In a press conference this morning, Ahmed Chalabi revealed the components of his new bloc with which he’s entering the upcoming election in December after he left the National Alliance.
He also seized the chance to announce his slate’s platform which of course included many not unexpected ideas like promises to fighting terrorism, creating more jobs and rebuilding the infrastructure which are common findings in almost all recent speeches of politicians but the most interesting plans he talked about was introducing an oil revenue distribution plan similar to that currently used in Alaska with one difference that is money is to be distributed monthly instead of annually.
I have doubts about the feasibility of such a system in Iraq, I think it can be a good alternative for subsidizing fuel and food rations, maybe in a few years from now but not at the moment (I will probably write in detail about this in a separate post).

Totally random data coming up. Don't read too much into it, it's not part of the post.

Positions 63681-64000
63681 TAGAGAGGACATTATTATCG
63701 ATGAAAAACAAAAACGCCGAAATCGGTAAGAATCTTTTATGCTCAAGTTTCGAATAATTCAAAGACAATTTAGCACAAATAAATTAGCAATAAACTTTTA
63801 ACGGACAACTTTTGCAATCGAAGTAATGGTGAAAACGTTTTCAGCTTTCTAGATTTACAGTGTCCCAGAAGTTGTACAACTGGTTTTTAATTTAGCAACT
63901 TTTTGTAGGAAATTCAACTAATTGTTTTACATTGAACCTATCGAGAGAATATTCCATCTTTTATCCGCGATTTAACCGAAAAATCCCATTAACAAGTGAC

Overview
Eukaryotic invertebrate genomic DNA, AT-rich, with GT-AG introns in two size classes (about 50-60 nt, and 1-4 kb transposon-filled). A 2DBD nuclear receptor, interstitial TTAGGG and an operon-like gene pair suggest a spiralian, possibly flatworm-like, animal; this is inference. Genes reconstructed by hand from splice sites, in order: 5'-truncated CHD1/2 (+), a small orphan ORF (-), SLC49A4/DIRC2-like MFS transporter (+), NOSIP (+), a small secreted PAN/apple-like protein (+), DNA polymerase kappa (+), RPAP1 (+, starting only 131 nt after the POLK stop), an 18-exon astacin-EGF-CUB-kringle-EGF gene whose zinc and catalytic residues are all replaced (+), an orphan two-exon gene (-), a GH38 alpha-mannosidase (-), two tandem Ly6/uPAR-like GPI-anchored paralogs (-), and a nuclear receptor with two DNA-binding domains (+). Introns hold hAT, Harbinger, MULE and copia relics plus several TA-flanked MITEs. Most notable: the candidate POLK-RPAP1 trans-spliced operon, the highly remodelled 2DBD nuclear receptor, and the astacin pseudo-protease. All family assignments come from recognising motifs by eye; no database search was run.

The other significant statement he made came when he described his bloc as “a choice for Iraqi voters who do not want Iraq to become a theocracy…”
This makes one think that his separation from the National Alliance was not a political tactical maneuver like some observers suggested but more likely the result of a conflict of interests.
A positive change is noticeable even from the early days of the campaigns of competing parties and politicians (religious and secular) and it shows clearly in the speeches they’re making on TV; there’s more talking about plans and strategies than about sentiments and emotion-targeting slogans which dominated their campaigns before the January elections.
It is true their ways of presenting their platforms are still superficial and underdeveloped but it marks a change in the way politicians speak to voters.